A faithful reader, known to his internet friends as “Ski Bum,” sent me the following quote after my last column. It seems fitting this week.
“And so we beat on, boats against the current, borne back ceaselessly to the past.” — F. Scott Fitzgerald
There are those events that come at us from long past, happenings over which we had no control but return to the fore from time-to-time. The sizzled, permanent brand is deep and there is nothing we can do but deal with it as we dance along our path.
How I got to Denver, is not clear. A friend and I had gone to Nebraska to visit his grandparents, a four- or five-day trip. We’d left from Aspen and the drive there is still fresh in my mind, but as to getting to Denver after our visit, it’s uncertain. Maybe I rode a bus from Nebraska, maybe my friend dropped me off somewhere in the city. My step was light and I felt good even though at 17, I’d never been alone in the city before.
What I do remember is getting out of a taxicab in front of a small hospital, with a large faux alligator-hide-covered suitcase in tow. (The suitcase had belonged to my paternal great-uncle Dellore, and when he died, my dad brought it home along with some furniture and other items, the suitcase falling to me.) Pulling a rumpled piece of paper out of my pocket to double-check the address, I paid the driver, disembarked and walked through the large double front doors.
Directed to a room on the first floor, I could hear her hollering for a nurse to bring her some pain medication before I got there. Her spirits brightened for a few moments when she saw me, and we had a short visit, although most of it was about the pain she was suffering, and could I get her some relief. She was not herself.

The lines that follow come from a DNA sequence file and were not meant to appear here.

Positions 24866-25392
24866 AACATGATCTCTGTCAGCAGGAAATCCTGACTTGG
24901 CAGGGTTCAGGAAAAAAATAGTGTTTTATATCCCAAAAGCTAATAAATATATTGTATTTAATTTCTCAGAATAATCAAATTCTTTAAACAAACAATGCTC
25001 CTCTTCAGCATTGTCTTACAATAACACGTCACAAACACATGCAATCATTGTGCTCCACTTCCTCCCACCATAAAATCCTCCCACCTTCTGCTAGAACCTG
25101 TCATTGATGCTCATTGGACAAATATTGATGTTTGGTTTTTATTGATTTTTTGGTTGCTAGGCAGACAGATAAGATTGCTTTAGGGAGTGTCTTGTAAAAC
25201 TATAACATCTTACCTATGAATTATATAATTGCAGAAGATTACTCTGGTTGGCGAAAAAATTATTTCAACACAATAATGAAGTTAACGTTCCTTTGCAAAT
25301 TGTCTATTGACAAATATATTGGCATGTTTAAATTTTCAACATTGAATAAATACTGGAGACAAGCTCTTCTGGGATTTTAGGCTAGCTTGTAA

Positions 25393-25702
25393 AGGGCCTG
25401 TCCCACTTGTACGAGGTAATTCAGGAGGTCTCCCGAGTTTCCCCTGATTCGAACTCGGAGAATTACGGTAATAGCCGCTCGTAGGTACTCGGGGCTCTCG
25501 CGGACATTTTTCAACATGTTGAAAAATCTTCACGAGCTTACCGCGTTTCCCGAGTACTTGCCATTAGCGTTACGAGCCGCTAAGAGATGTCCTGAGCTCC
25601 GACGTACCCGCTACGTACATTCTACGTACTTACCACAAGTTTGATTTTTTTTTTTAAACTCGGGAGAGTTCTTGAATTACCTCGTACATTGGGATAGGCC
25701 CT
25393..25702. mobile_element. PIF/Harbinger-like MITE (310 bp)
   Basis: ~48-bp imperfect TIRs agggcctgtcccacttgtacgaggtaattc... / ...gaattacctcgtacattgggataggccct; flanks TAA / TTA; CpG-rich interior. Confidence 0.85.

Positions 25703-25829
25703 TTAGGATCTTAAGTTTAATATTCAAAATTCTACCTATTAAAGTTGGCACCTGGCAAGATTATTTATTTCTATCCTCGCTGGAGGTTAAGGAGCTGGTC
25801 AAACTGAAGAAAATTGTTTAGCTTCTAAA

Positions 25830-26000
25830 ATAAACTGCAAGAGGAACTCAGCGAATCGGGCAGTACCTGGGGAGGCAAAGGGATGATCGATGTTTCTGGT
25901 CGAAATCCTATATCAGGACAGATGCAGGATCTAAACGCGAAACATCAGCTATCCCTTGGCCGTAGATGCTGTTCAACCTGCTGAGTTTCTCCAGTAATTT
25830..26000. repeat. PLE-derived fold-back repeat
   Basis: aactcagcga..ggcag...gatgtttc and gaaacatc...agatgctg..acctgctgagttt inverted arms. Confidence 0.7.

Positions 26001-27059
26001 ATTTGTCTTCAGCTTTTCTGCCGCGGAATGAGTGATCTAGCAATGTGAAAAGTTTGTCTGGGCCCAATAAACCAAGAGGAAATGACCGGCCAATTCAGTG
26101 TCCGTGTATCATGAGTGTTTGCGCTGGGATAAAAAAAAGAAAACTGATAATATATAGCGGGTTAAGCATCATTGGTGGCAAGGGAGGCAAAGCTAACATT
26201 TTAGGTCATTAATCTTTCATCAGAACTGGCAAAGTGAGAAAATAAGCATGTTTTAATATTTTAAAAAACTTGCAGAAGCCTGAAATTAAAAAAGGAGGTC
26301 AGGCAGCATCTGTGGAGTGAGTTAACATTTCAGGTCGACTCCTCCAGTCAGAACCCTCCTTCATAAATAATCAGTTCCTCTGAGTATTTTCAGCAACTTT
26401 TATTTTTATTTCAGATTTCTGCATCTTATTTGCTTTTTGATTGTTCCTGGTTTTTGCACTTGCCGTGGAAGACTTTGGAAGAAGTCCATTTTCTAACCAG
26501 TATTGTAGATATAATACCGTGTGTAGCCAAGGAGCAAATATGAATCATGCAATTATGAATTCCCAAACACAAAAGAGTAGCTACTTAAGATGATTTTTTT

Both arms and her right leg were tied to the bed in a fashion that didn’t give her much freedom of movement. The other leg sported a fracture at the hip, one of those catastrophic medical events in older citizens that many times lead to death, especially in earlier days, such as 1964.
Back at the nurse’s station, I tried to explain the situation with the pain, whereupon I was told she didn’t need any pain medication, it was all in her head. “Then why is she tied to the bed? She can’t go anywhere with a broken hip.” “Leave the nursing to us, we know what we’re doing,” was the reply. Being 17, I wasn’t really in a position to carry much authority, but those remarks hit me somewhere deep down inside.
My great-aunt, tied to the bed with a fractured femur, 77 years old, had gone to Denver with her remaining Aspen sister to spend the cold days of winter with another sister who had married and moved to the big city many years before.
Did they have plans to return to their Aspen house? Maybe; she asked if her car was still in the garage, but that is lost to history, and probably doubtful. With my aunt’s accident, plans were likely in the air. Additionally, our world was quickly changing as my parents had sold the Woody Creek ranch and were moving to Denver. After reporting the hospital situation to my mother, she immediately took control.
In the end, my great-aunt, who was a fireball of personality, born in Aspen in 1887, who had ranched, taught school and traveled most of her life, named Buttermilk Mountain (it was part of the family ranch) long before it became a ski area, and who wasn’t afraid to give me a cigarette from time-to-time, never walked again.
Shortly after my visit, my mother got her placed in a nursing home close to the house my parents had bought, and visits were done regularly. Painfully, the next time I saw my great-aunt, maybe two or three months later, she didn’t know who I was.
She died in 1972, but her unique way of looking at the world never left her. Shortly before her death, sitting beside her in one of those long, black limousines in a funeral procession for another family member, she turned to me with an impish grin and asked if we could tell the driver to stop for an ice cream cone. Rest in Peace, Aunt Dula.
Tony Vagneur writes here on Saturdays and welcomes your comments at email@example.com.